People Who Use Marijuana Can Lose Their Jobs, But Some States Want To Change That
From Louisiana to Washington DC, lawmakers are revising drug-testing rules in the workplace.
Getting fired for doing something legal has finally started to motivate local politicians to take action to protect workers. Fed up with workers being let go for using marijuana in legal states, some state governments have begun to work on legislation to protect them. So far the legislative movement is on a local level, as it's still unclear when Congress will pass any changes in the current federal laws that prohibit cannabis possession or use.
Leaders in both Louisiana and Washington DC recently proposed laws that would keep companies in their jurisdiction from firing someone for failing a drug test. In doing so, they are following in the footsteps of Philadelphia, where officials in 2021 banned cannabis drug tests from pre-employment drug screenings. New York City, Atlanta, Maine, and Nevada have similar laws.
Why employees need protection
Outside of jobs where they have to operate vehicles or heavy machinery, it's difficult for many to understand how testing positive for using legally purchased marijuana could cost a person their job. But it's already happened because most places do not offer workers protection in this area.
That's starting to change. One of the main reasons is the unreliability of cannabis tests. THC, the psychoactive element in cannabis, stays detectable in blood or urine days - sometimes weeks - after cannabis use. Without protection, someone who used legal recreational cannabis over the weekend could lose their job the following week. Needless to say, that's long after the person stopped feeling high.
That's why many argue that cannabis drug testing is bad for business because it may prevent a company from hiring and retaining talented employees.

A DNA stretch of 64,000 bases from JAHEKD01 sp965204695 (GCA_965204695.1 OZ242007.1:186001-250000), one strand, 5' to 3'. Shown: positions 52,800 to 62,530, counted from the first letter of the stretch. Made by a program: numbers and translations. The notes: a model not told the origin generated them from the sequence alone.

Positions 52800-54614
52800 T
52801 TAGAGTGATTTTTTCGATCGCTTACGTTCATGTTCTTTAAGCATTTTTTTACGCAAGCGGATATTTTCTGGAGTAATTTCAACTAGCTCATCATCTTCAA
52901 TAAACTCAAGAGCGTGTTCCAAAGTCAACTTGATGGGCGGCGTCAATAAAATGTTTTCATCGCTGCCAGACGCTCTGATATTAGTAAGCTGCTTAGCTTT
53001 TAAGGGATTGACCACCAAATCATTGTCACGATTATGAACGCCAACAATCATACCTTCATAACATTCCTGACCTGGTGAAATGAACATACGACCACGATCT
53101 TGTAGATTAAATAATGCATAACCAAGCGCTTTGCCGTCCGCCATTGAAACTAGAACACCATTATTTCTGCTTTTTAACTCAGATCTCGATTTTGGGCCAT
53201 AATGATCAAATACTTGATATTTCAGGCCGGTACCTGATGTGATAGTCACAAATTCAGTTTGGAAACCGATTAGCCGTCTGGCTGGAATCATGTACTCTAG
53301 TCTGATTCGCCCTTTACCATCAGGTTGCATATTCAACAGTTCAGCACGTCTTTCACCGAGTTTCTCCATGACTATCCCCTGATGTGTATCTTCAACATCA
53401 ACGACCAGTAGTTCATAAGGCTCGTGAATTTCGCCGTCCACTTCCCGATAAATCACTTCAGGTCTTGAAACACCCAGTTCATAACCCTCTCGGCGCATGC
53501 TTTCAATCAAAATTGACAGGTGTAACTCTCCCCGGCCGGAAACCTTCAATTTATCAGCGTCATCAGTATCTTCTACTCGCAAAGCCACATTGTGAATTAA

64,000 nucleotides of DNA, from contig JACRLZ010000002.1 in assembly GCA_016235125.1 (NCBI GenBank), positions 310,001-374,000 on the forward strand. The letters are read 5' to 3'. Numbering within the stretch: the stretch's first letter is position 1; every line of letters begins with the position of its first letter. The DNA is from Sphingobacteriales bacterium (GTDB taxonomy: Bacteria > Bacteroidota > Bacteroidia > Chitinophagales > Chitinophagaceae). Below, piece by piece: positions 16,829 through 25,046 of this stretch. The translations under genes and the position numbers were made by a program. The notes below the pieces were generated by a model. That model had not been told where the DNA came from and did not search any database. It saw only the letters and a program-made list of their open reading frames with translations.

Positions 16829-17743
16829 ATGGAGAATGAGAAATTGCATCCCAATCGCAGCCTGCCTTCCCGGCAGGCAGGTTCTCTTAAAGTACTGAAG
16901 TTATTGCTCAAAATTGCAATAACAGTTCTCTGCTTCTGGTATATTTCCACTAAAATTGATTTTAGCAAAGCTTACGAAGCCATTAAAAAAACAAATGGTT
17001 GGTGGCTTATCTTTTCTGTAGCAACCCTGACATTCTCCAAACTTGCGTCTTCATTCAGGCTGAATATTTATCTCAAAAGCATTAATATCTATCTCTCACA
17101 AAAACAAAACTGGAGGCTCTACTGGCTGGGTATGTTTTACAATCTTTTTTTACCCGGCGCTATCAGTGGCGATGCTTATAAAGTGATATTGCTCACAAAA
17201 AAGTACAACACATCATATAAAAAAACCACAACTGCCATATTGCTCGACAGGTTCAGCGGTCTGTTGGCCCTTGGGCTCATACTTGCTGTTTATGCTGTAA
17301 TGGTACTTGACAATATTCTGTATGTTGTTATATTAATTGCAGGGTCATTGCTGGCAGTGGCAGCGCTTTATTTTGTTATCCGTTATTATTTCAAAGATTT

Medical marijuana users impacted by drug-testing
Cannabis drug tests in the workplace also potentially impact thousands of people who use medical marijuana. For example, in Louisiana, one of the states considering a law to protect employees, more than 43,000 have already signed up for the state's medical-marijuana program that started in 2019.
Rep. Mandie Landry, a Democrat from New Orleans who proposed a law banning cannabis tests for state workers, said the current situation is bad for people who want to stop using opioids to manage pain. Studies have found that cannabis is an effective pain management tool in many cases.
"There are a lot of people who don't want to take opioids for their long-term PTSD and pain management because of the high possibility of addiction to opioids," Landry said. "This has proved to be a better option than them."
But many shy away from using cannabis out of fear of losing their job.
A limited approach
In Washington DC, the city council took an approach that seems to consider all the current research into cannabis as well as the shortcomings of cannabis testing. The proposal, passed unanimously, stops employers from firing employees who fail marijuana drug tests. It also prohibits employers from refusing to hire someone because of recreational or medical marijuana use.
The bill provides exceptions. For example, the law does not protect employees who use cannabis at work or while performing work-related duties. It also doesn't apply to employers who must work under federal guidelines. The law also prohibits having cannabis at the workplace.
But the bill does not cover "safety-sensitive" occupations such as construction workers, police, security guards, heavy machinery operators, healthcare workers, caretakers, or gas and power company employees, according to NPR.
The Louisiana law takes the same approach, but it applies only to state workers who have a prescription for medical marijuana from their doctor. The proposal does not apply to police, firefighters, or other public safety workers.
Some lawmakers in New Jersey want to take a different approach. Recent proposals from lawmakers in the Garden State allow employers to test workers for cannabis if they operate heavy machinery, use weapons or hold a job where using cannabis would "put the public at risk." Those occupations include operating tractors, dump trucks, excavators and bulldozers.